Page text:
By Mariel Strouse, Public Affairs Intern, Duke ’08 (second from left in image)
As recent Duke graduates hanging around Durham for the summer, with little to do other than lounge poolside or catch up on television, my friends were noticeably excited when I suggested attending the Nasher Museum’s First Thursday event last night. The five of us browsed the Barkley Hendricks: Birth of the Cool exhibition together, marveling at the artist’s ability to render different textures and laughing at the works’ playful, witty titles.
Trevor Schoonmaker, curator of contemporary art here at the Nasher, gave an informal talk about Hendricks’s work “Fela (Amen, Amen, Amen, Amen).” He explained the background of the painting’s subject, the outrageous inventor of Afrobeat music and Nigerian human rights activist, Fela Kuti. We were all amused by Trevor’s description of Fela as a mixture of Bob Marley, Malcolm X, Martin Luther King, Jr. and James Brown.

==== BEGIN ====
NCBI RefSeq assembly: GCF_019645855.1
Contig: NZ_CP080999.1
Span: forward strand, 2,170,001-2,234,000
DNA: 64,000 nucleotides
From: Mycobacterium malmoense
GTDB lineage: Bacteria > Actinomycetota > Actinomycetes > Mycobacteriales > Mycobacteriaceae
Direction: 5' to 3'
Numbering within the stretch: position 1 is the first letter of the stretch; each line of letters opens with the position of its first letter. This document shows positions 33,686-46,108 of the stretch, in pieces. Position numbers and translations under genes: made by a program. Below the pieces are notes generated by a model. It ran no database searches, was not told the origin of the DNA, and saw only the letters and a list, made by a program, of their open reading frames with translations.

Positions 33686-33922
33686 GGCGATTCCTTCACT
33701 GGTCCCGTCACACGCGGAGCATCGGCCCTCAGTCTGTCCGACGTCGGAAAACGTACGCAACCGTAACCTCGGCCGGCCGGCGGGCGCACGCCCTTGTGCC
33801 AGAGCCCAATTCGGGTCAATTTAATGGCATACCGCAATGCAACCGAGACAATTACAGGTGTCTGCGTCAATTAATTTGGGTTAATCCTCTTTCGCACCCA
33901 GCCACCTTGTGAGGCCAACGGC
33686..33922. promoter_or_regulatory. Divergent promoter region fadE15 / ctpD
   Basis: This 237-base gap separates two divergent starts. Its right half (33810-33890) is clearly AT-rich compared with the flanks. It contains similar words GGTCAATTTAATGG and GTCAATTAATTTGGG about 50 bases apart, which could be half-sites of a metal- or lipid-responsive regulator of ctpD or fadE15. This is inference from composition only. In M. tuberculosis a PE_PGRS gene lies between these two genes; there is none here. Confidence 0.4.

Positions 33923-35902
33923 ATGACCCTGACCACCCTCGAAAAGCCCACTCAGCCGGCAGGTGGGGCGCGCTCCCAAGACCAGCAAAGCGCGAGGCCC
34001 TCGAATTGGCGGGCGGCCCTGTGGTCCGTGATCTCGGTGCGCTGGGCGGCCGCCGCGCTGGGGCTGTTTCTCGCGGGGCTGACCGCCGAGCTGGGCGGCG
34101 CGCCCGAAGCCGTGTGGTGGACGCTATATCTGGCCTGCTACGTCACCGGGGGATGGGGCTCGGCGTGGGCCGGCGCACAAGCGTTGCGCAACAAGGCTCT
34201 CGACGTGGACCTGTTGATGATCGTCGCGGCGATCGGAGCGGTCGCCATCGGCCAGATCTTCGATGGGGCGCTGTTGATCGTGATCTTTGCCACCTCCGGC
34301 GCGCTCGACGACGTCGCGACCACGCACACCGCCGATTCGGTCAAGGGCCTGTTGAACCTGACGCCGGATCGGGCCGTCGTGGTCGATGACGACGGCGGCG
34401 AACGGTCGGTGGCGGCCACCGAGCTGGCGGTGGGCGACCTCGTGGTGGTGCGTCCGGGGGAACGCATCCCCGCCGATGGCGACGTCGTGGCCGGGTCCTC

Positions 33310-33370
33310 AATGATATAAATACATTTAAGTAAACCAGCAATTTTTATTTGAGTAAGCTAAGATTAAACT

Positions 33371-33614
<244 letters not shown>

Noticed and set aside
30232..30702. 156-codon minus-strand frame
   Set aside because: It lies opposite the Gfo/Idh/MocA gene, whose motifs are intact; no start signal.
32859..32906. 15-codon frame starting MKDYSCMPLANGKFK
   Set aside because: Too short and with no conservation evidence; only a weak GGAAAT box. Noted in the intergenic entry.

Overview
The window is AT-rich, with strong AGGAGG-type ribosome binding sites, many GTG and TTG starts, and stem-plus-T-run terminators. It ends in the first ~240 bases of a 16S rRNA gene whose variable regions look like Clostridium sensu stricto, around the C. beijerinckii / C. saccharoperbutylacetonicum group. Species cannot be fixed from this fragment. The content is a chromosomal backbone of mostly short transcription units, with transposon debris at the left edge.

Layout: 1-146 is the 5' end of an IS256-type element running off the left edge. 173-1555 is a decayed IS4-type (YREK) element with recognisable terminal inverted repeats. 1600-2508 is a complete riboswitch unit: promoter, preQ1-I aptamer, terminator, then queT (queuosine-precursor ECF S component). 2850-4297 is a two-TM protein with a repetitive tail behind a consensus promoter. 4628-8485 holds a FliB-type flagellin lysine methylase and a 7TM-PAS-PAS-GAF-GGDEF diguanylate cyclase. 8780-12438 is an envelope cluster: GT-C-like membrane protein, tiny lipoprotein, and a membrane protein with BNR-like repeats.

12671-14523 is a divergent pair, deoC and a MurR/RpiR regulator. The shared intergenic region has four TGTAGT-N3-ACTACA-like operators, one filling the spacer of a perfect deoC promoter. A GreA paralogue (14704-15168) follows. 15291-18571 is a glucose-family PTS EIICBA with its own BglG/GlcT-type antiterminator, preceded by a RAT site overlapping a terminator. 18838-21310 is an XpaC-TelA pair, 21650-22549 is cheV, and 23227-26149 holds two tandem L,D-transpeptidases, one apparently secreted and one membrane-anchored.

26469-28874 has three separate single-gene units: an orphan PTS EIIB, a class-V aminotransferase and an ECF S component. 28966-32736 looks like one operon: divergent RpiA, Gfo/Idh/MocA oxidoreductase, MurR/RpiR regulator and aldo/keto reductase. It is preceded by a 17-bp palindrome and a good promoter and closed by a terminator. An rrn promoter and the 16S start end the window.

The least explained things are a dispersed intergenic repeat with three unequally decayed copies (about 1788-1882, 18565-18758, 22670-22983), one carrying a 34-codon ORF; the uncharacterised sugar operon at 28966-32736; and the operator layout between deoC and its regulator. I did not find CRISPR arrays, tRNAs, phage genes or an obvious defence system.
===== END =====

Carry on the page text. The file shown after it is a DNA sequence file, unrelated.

Coincidentally, the artist and his wife Susan were in town this week, and Barkley said a few words about the creative process. Barkley is at once casual and impressive, softspoken but definitely confident. With a camera perpetually slung over his shoulder, ready to capture inspiration at a moment’s notice, he told his audience about his encounters with Fela at a cultural convention in Nigeria in 1977. The painting is based on photographs he took of the musician at that time.
It’s rare to hear artists speak directly to their audience about the techniques, styles and symbolism they incorporated into a piece. The evening was relaxed and fun, and we look forward to more nights out at the Nasher